1. This is a defendants' appeal against a decree of the lower appellate Court confirming a decision of the Court of first instance decreeing the plain, tiff's claim. The plaintiff was the zamindar of a village and claimed to recover Rs. 1,125 as zarichaharum due to him on the sale of a grove made by one of the defendants in favour of other defendants on 28th March 1927. He further claimed a sum of Rs. 405 as interest upon the amount due making a total claim of Rs. 1,530. The defendants denied that there was a custom in this village under which zarichaharum could be claimed and further pleaded that in any event no interest should be granted upon the sum of Rs. 1,125 which had been claimed as the principal sum due. Both the lower Courts held that the custom had been established and that the plaintiff was entitled to the amount claimed by way of principal and interest. Against the decision of the lower appellate Court the defendants have preferred this second appeal. It is common ground that if such a custom exists the plaintiff would be entitled upon the facts of this case to a sum of Rs. 1,125, but it is contended that there was no evidence before the Court by which the zamindar was entitled to any sum by way of zarichaharum upon the sale of a grove situate within the village. To establish the custom the plaintiff produced the wajibularz for the year 1289 P. and there is an entry in this wajibularz in these words:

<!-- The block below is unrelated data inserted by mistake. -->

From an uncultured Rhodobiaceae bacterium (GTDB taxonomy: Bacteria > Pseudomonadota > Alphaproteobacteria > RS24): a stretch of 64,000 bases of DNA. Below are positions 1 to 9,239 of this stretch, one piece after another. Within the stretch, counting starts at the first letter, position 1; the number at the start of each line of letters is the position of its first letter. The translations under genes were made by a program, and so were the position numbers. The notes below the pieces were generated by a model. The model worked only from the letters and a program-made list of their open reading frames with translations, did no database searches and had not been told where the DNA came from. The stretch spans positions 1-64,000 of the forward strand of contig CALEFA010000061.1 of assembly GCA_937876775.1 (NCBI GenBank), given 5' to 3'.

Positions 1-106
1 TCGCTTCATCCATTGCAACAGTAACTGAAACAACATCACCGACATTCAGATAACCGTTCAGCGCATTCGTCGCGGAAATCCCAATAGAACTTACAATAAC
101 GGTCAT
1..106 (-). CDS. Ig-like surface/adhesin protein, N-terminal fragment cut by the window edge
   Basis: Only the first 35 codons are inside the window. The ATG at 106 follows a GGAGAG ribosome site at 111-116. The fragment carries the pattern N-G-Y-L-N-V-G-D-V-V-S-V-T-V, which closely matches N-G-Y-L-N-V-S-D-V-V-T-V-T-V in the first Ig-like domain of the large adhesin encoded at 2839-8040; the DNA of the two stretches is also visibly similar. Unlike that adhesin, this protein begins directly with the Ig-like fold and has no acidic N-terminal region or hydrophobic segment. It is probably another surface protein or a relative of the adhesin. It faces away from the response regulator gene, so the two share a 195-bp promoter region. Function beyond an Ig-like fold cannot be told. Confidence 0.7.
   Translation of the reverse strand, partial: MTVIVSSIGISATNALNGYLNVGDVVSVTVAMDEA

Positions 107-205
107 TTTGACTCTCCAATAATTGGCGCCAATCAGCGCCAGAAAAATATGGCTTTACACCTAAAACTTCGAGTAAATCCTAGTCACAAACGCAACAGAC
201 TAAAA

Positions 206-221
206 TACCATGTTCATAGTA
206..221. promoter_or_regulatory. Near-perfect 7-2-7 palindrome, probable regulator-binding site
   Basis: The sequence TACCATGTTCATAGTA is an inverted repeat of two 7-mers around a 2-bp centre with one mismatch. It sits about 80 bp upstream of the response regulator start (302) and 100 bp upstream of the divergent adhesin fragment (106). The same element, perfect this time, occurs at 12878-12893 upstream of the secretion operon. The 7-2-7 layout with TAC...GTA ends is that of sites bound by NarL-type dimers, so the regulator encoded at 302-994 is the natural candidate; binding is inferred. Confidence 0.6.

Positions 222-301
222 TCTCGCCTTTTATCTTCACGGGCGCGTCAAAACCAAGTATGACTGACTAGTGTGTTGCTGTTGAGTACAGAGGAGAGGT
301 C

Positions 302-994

This has also been agreed that if anybody sells a grove or trees or tenancy or houses at that time the Raja Sihib is entitled to one-fourth of the price.
2. It is to be noted that this entry is not in the body of the document but is an entry which was made later in the margin in red ink. There is no evidence as to when this entry was made, but it is not contended that the entry is not a perfectly genuine one. The wajibularz for 1289 F. undoubtedly contains this entry which I must assume in the absence of any evidence to the contrary to be a genuine entry. The wajibularz was produced from the proper custody and no suggestion has been made that anything has been added to it which should not have been added. Obviously the marginal1 entry was made later than the entries in the body of the document, but that may be due to the fact that the information was not before the officers concerned when the material in the body of the document was written. On the other hand it may be that somehow or other this entry was omitted and had to be written in the margin. However, it is useless to speculate, as to how this entry came to be made in the margin, but having regard to the fact-that it is not suggested that it is a forgery, and to the fact that the document is produced from the proper custody, I am bound to regard this entry as part of the wajib-ul-arz. As the entry is part of the wajib-ul-arz it is in my view prima facie evidence of the custom alleged. This case is very similar to the case in Chunni v. Rafi-un-nissa Begam : AIR1931All547 . In that case the wajib-ul-arz of a village recorded a custom that certain ryots settled in the village had to pay a fixed sum to the zamindar as bau (the fee of a landlord when a daughter of one of his tenants is married) on the occasion of each marriage. It was held that the wajib-ul-arz was prima facie a record of custom and it was not necessary to corroborate the entry by evidence of specific instances. It was further held that where a custom is proved to exist, that custom must be held, to continue and the onus of proving discontinuance lay upon the defendant and as the defendant had not pleaded that the custom had fallen into desuetude the wajib-ul-arz was good evidence of the custom.